Supply Agreements

Guidance For Negotiating Supply Agreements

The sale of goods and services is a broad area that covers an array of potential legal and business issues. Generally, when you engage a supplier for business services or you are engaged by another for the supply of your services, it is advisable to set down service levels, amongst other things, to be achieved. It is also prudent to consider the consequences of failing to meet those service levels.

At Tinsdills, we have a dedicated team of business law solicitors who are able to draw on demonstrated experience in preparing and negotiating supplier agreements and advising on the risks involved for your business. More business services include:

Trust Tinsdills With Your Supply Agreements

Negotiating a new agreement for the supply of goods and/or services can be an exciting time for your business. However, it is important to ensure your business is protected so far as possible (particularly when dealing with larger businesses and retailers). Many large businesses will have a standard supply contract that will inevitably be drafted in its favour. It is therefore prudent to ensure that the terms of the supply agreement work for you too or you are at least aware of any pitfalls and areas of risk. 

The supply agreement will usually cover key terms such as price, time and method for payment, exclusivity or non-exclusivity, notice periods and termination provisions, delivery and logistics, regulatory requirements and service levels.

Our team of expert business law solicitors is on hand to prepare and negotiate the supply agreement that is right for your business and which mitigates risk whilst striking a balance between the parties.

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    Having a standard supply agreement may be useful but they are often fraught with danger. By their nature, standard agreements are very general and will not necessarily accurately capture the full extent of the parties’ intentions. Where the supply of goods or services is complex, or the value is particularly high, a standard supply agreement is unlikely to have the sophisticated terms and details to provide proper protection and mitigation of risk for the parties. A bespoke supply agreement will aim to ensure that the agreed terms are sufficiently accurate, reasonable and comprehensive to cover pertinent issues.

    Penalty clauses are not enforceable under English law. However, properly drafted and considered provisions for liquidated damages may be included. Liquidated damages relate to compensation, at a fixed amount, which is agreed at the outset of the contract and which becomes payable in the event that a party commits a breach of the agreement, without the need to pursue a lengthy contractual claim. However, it is important to ensure that the agreed amount of damages represents a genuine pre-estimate of the loss suffered as a result of the breach. If that is not the case, the courts are likely to interpret such provisions as a penalty clause and therefore unenforceable.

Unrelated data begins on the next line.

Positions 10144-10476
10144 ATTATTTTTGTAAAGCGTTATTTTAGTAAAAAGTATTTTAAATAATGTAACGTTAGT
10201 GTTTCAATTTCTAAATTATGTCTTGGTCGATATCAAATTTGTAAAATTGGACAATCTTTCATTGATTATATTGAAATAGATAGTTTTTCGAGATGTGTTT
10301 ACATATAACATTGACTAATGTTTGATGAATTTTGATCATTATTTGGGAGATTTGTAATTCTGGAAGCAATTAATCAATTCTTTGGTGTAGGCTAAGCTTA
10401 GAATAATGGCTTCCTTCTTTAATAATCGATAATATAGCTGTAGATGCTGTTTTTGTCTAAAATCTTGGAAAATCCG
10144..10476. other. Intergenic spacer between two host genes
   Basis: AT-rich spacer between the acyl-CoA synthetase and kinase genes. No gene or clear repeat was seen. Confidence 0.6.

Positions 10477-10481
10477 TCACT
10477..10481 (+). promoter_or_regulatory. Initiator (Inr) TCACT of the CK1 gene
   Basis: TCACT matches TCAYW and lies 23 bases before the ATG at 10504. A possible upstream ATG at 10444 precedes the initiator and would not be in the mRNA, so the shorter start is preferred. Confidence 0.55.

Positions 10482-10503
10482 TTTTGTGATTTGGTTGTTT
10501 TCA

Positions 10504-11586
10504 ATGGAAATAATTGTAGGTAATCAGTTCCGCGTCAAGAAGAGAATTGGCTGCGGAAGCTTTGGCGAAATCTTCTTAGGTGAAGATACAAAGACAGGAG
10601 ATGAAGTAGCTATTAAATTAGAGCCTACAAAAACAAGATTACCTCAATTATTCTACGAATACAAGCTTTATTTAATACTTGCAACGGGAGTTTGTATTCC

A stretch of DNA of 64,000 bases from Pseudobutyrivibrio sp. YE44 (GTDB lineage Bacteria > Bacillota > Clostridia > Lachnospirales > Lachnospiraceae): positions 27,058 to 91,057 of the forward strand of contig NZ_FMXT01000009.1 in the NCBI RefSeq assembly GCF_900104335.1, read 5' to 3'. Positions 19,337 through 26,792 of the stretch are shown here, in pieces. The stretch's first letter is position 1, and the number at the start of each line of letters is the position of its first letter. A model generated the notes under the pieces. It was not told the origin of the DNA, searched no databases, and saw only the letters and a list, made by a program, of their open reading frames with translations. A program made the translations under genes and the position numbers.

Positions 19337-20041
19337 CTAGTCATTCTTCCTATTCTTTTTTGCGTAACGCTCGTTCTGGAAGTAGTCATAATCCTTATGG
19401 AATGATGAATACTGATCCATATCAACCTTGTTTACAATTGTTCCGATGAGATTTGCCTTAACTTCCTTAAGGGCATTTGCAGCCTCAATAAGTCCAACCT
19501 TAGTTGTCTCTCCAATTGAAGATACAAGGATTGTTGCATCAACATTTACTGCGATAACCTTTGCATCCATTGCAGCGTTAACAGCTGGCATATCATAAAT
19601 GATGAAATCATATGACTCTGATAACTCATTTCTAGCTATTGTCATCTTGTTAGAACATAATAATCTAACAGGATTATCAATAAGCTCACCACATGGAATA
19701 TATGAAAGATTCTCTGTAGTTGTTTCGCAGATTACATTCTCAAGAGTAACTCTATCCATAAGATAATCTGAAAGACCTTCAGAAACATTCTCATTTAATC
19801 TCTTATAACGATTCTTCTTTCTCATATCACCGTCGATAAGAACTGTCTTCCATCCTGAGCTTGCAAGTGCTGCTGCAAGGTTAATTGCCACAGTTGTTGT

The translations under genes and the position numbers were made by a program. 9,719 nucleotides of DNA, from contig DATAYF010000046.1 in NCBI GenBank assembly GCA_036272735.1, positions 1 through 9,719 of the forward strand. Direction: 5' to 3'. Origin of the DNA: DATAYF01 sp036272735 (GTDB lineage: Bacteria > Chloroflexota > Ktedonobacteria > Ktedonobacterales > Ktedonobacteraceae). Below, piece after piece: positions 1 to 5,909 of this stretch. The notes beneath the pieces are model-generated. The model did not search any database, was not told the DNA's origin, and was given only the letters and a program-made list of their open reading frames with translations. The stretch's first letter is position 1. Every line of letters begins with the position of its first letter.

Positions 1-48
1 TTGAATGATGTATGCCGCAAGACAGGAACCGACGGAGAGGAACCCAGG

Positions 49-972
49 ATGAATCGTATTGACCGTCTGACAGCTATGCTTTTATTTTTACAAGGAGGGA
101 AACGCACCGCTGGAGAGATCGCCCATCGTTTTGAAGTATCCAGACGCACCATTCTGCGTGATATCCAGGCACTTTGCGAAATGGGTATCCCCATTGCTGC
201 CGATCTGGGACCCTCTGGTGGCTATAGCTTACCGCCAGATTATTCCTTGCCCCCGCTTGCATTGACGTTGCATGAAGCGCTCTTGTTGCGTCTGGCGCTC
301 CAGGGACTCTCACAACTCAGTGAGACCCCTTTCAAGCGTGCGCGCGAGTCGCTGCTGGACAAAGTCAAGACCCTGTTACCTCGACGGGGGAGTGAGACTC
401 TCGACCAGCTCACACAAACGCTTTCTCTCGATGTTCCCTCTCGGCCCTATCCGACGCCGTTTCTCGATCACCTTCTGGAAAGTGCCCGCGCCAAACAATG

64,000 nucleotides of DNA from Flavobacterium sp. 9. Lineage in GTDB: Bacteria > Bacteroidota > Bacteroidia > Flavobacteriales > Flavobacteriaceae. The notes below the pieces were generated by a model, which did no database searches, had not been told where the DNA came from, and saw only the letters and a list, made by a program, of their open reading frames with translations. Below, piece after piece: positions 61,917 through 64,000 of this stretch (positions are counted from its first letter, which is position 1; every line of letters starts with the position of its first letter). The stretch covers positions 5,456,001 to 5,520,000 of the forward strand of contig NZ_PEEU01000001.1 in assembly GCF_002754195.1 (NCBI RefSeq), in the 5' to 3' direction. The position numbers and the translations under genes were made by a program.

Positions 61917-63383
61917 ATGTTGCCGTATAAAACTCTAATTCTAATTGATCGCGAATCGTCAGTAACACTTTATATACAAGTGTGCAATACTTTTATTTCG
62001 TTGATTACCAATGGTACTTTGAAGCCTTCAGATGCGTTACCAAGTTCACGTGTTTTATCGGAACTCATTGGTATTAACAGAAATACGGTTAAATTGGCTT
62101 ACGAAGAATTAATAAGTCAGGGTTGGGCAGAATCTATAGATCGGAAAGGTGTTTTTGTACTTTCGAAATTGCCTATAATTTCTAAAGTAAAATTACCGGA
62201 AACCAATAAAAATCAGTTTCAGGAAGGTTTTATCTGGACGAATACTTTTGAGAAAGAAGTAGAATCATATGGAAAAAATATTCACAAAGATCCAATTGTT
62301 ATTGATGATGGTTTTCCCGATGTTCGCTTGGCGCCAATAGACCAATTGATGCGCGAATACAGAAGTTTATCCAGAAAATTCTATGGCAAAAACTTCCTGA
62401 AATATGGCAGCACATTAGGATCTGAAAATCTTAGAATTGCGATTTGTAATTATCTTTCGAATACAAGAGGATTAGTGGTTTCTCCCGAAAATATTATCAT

We would always advise you to have a written contract in place to record the terms that have been agreed between the parties so that, in the unfortunate event of a dispute, the written contract can be used as evidence of what was agreed. That being said, oral agreements are generally enforceable (albeit often difficult to prove what was agreed between the parties in the event of a dispute), but it is important to note that there are a number of situations where a written contract is required by law or in order to fulfil certain registration requirements.

    Caroline, Becky and the team acted on our behalf in the management buyout of our shares in our commercial refrigeration and ware washing goods distribution company. It was a complicated transaction under which there were various parties including finance, numerous lawyers, accountants and tax advisers. The team negotiated a fair deal for us and were supportive, explained complex matters in simple jargon-free language and we felt confident in their ability in acting on our behalf. We would like to thank the team at Tinsdills for their hard work, dedication, help and patience throughout the transaction.”

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    “With all the varied aspects of our business, Caroline Gray was very patient and accommodating to our needs and changes and even more changes. Thank you very much.”

    “Having dealt with Tinsdills a few years ago (from the opposite side of the table), Caroline and her team were my first choice when embarking on the next chapter of our business growth. A complicated share/company buyout; the team were always on hand to offer words of advice, illustrating that they ‘had my back’ on every occasion. I would not hesitate to recommend their proposition to any business looking for a first-class legal team, able to present information in a logical and understandable fashion. Thank you to Caroline, Rebekah and the Team.”

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